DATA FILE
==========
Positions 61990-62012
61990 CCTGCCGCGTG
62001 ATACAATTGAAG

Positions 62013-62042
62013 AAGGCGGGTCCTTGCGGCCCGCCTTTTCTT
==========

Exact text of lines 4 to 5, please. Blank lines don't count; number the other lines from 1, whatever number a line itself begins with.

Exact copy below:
Positions 62013-62042
62013 AAGGCGGGTCCTTGCGGCCCGCCTTTTCTT